It doesn’t stop with camouflage shirts, pants and hats. If you like those, the shuffle over to a pillowy recliner or sofa in huntsman-themed upholstery could be pretty natural.
That was the thinking behind Jackson Furniture Industries’ launch of a new Duck Dynasty collection at the fall market in High Point.
And who better to be the face of the brand than the camouflage-wearing, duck-calling Robertson clan whose reality show the collection is named for?
“Duck Dynasty” brought the A&E network to the top of the TV charts last season with more than 10 million average viewers. Recliners and sofas are a big part of their simple, family-focused home life.
Someone seemed to be talking about the collection wherever I went at fall market. The reviews were mixed: Some thought the collection quacked. A few women just didn’t get it. Others thought the Robinson family look-alikes, posters and cutouts at Jackson’s showroom launch were good entertainment.
Fortunes have been built on lesser ideas, and Jackson’s team and a sister company, Catnapper, has worked out deals to put their mallard prints and similar lodge looks in more than 1,000 retail showrooms nationally. Shipping begins Jan. 1.
“I’m not sure the appeal would be (there) for the design-oriented female,” said Greg Van Pelt, chief operating officer at Next Generation Interiors of Bakers, a Cramerton retailer that will carry the line. “I think it will be hot for the sportsman who has a room that he wants to label with his identity.”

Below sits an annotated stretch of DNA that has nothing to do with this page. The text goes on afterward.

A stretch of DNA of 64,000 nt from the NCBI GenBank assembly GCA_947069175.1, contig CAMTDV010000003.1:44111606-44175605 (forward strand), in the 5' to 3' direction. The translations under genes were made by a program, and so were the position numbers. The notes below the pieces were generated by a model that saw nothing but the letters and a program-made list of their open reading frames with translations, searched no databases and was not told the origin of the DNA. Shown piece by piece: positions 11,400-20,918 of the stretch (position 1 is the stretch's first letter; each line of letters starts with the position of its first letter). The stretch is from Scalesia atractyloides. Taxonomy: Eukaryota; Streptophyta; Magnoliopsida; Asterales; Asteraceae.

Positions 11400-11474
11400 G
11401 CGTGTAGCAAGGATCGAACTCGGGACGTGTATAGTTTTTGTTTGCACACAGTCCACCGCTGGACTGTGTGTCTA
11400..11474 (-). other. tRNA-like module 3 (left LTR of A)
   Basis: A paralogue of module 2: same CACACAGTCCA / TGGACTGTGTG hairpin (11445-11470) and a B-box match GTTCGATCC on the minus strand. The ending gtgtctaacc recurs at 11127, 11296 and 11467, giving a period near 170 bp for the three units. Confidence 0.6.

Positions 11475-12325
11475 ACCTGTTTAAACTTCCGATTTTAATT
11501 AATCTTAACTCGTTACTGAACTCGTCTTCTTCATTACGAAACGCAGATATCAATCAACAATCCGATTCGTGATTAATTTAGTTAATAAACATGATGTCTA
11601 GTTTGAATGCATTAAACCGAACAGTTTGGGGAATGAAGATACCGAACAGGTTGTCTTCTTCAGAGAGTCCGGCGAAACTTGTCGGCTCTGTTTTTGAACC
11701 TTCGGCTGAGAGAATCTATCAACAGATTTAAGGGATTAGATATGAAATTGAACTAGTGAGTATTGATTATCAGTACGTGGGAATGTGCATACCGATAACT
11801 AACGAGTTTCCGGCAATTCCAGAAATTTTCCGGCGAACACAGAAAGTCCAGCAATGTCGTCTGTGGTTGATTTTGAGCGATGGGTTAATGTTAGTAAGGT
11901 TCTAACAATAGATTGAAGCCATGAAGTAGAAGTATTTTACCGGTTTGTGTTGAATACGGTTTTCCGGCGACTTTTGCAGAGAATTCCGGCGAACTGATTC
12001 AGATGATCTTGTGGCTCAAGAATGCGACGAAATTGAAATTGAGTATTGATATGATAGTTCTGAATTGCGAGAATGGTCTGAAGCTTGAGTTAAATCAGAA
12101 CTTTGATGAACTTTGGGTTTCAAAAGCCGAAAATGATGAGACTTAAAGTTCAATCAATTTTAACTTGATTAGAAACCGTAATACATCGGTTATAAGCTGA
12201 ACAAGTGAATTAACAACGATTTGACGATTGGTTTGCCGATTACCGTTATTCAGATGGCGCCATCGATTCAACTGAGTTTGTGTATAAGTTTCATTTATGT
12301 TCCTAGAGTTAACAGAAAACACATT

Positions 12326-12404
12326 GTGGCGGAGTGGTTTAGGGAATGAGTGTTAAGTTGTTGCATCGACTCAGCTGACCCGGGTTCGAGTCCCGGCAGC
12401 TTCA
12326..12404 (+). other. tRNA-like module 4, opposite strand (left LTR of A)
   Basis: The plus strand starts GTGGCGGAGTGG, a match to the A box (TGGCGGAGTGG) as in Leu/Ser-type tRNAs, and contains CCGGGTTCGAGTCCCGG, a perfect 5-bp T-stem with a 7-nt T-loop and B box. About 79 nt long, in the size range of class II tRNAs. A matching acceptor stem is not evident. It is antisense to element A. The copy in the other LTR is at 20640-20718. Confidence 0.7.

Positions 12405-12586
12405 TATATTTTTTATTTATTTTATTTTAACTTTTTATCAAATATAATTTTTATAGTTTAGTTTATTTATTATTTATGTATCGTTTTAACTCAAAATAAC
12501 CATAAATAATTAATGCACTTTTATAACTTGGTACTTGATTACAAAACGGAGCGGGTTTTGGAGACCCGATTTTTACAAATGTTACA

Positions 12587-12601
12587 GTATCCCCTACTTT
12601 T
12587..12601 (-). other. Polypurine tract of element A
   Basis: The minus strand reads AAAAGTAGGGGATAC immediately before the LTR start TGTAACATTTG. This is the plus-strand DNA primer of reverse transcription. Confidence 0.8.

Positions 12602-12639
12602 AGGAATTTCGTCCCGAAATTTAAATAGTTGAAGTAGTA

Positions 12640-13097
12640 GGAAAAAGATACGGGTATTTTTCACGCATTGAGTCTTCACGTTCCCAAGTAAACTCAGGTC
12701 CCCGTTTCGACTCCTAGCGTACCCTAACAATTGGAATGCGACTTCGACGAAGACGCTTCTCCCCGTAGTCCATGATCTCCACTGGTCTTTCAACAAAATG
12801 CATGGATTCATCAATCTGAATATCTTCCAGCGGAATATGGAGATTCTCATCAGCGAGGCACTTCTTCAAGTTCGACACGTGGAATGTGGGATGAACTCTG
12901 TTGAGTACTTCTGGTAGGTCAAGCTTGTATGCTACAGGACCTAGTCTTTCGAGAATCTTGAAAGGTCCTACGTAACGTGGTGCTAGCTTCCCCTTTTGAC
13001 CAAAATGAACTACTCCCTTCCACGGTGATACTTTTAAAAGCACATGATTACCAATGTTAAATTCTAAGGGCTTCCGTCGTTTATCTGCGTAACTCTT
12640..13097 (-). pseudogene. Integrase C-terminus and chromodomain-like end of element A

Also look for the collection at Kimbrells Furniture, Factory World Outlet in Waxhaw and Tindall Furniture in Pineville. And you can also see it here.
Camouflage and sportsman themes have been creeping into the furniture industry for about eight years. The Duck Dynasty collection creates more of a designer-label brand, said Anthony Teague, who handles sales and merchandising for Jackson.
“A lot of times we see apparel trends transfer to the furniture industry,” said Anthony Teague, who handles sales and merchandising for Jackson. “You see so much camouflage in the Southeast ... to see that spill over into the living room is not surprising.”